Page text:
Although C57BL/6J mice fed high-fat diets for 15 weeks fail to activate detectable hypothalamic STAT3 signaling in response to peripheral leptin, it is worth noting that these DIO mice are less obese than db/db mice that lack all receptor-dependent STAT signaling. Additionally, unlike db/db mice, DIO mice are fertile. Thus, despite our demonstration of severely impaired hypothalamic STAT3 activation after ip leptin, some important leptin signals are clearly reaching target neurons within the central nervous system in these mice. How does this conclusion relate to our inability to detect STAT3 activation either basally or after ip leptin administration in mice with 15 weeks of DIO? The leptin receptor ObRb isoform activates the JAK/STAT pathway, but is capable of activating the MAP kinase (23) or PI-3 kinase pathway (28) in certain mammalian cell lines as well. It is therefore possible that STAT3 pathways are selectively inhibited in key neural groups, but important signals via MAP kinase or PI-3 kinase pathways are effectively transmitted. Alternatively, there may be key receptor signals transmitted through sites other than the hypothalamus that we did not sample. Finally, our assay may not be sensitive enough to pick up STAT3 activation in a limited, but functionally important subpopulation of leptin-responsive hypothalamic neurons. Understanding the mechanism by which substantial resistance to leptin’s action on appetite and body weight coexists with persistent effects on neuroendocrine function should be an important goal of future research.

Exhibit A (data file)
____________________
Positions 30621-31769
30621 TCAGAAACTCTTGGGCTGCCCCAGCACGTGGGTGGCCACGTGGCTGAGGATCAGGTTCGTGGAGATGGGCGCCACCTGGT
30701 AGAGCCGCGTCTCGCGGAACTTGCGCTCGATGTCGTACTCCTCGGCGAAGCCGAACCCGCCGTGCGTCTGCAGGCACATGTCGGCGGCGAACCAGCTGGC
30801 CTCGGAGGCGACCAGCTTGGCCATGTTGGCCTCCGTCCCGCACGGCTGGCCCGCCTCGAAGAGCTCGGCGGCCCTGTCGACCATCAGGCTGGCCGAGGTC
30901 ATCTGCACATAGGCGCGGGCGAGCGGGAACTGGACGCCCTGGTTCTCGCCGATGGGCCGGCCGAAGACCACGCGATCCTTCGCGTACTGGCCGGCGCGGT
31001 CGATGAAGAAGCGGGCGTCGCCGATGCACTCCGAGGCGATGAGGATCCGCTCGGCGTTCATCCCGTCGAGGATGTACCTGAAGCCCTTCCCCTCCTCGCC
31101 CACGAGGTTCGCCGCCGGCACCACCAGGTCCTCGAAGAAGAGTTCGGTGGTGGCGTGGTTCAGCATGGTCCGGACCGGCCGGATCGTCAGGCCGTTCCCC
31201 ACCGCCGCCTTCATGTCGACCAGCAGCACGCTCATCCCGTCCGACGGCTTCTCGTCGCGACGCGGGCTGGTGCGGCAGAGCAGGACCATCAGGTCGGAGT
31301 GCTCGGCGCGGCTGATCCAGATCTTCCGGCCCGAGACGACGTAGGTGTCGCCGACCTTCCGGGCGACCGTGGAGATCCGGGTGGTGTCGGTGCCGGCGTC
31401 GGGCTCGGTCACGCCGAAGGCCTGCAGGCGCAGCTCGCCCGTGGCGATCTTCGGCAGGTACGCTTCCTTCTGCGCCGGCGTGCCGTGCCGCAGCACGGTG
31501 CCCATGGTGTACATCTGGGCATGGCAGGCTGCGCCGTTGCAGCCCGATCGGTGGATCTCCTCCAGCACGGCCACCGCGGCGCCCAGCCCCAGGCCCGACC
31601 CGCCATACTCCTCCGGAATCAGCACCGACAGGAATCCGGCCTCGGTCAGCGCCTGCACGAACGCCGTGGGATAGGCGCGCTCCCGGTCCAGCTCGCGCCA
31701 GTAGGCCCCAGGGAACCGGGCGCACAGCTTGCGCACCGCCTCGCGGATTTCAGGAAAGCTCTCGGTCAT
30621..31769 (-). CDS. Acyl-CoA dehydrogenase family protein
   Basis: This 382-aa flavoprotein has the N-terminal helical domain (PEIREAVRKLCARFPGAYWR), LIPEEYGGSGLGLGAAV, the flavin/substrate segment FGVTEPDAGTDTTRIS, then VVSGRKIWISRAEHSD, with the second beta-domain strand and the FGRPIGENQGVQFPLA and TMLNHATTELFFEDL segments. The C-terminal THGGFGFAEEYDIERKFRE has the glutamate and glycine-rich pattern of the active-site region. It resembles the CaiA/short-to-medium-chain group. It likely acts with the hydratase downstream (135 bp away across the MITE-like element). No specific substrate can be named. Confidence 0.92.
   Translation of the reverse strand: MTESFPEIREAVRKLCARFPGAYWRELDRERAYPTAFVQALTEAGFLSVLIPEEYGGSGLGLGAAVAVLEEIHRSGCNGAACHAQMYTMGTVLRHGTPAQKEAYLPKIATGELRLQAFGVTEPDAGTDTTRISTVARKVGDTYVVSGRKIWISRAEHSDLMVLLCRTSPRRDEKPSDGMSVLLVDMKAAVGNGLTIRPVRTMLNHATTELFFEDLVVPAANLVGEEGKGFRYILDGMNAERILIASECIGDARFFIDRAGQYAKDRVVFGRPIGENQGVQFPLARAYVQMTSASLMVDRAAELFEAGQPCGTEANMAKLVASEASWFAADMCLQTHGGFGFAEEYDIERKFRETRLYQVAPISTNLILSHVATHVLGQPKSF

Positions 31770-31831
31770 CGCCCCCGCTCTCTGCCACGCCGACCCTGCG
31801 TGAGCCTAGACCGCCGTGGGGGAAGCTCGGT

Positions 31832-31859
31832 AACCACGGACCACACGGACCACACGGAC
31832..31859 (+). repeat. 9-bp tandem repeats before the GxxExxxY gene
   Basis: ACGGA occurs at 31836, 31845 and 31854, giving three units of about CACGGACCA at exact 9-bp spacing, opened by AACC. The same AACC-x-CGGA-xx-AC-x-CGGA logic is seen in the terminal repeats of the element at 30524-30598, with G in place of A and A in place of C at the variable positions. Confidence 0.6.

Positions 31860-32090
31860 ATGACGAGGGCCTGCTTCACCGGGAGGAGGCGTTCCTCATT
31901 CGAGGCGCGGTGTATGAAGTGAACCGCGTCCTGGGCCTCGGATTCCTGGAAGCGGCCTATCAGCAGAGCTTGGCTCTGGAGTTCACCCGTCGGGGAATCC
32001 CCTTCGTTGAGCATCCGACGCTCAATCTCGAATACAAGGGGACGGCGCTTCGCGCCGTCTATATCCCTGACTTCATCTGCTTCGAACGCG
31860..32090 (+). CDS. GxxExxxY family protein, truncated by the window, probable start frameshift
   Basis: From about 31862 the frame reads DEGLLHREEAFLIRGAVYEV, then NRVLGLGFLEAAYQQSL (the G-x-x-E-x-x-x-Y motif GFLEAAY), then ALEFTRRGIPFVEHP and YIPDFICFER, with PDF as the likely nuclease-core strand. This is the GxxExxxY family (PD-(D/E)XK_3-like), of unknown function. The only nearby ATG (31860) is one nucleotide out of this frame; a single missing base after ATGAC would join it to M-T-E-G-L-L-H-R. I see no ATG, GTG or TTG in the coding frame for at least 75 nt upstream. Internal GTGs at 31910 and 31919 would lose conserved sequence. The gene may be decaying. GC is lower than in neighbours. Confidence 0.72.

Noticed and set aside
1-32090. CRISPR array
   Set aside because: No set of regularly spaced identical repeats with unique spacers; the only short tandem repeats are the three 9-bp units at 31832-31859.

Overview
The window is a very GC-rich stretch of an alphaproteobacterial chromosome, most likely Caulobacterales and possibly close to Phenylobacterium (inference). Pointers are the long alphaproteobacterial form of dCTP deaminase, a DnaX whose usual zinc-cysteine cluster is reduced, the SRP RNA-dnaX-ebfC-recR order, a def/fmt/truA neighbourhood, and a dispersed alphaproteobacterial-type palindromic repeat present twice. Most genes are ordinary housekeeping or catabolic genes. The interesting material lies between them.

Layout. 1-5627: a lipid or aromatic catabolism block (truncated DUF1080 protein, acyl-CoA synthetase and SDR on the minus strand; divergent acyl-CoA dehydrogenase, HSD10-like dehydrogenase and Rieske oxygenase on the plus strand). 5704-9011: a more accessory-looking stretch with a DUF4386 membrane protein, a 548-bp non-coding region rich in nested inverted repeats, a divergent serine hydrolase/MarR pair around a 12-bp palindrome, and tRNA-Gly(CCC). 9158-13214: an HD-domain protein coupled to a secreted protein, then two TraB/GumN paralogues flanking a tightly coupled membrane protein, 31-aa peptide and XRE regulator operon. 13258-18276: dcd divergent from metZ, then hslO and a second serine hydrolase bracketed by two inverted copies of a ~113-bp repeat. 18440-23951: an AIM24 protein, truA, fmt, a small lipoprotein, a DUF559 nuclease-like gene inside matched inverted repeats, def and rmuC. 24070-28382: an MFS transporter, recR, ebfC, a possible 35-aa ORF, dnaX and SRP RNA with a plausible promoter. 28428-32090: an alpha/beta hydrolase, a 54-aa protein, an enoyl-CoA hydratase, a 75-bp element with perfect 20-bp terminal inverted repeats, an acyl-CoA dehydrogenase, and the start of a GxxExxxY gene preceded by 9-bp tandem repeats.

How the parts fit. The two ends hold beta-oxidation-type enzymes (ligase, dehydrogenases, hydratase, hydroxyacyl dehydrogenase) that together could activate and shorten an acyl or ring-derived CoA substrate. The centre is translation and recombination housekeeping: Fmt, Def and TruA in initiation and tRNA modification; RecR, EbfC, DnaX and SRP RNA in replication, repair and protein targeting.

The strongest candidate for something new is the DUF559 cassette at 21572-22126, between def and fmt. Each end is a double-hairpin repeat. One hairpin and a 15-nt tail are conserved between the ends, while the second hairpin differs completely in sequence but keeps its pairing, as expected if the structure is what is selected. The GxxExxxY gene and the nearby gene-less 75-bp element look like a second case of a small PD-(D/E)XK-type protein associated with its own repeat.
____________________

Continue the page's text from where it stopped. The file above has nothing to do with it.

Leptin resistance is the hallmark of obesity induced by a high-fat diet in rodents, and occurs naturally in obese humans. If the factors limiting leptin action on appetite and body weight in human obesity are similar to those seen here in mice with DIO, then pharmaceutical development aimed at creating small-molecule leptin mimics with increased capacity to cross the blood-brain barrier might be effective in treating human obesity. On the other hand, a potential limitation of such an approach would be the factors that limit leptin signaling. It will be important in future studies to determine the precise molecular basis for this signaling defect.
This work was supported by grants from the National Institutes of Health (to J.S. Flier), Eli Lilly and Co. (to J.S. Flier), the Swiss National Scientific Research Foundation (to D.D. Pierroz), The Joslin Diabetes Center, DERC Pilot and Feasibility Study (to C. Bjørbæk), and the Deutsche Forschungsgemeinschaft (to K. El-Haschimi).
Karim El-Haschimi and Dominique D. Pierroz contributed equally to this work.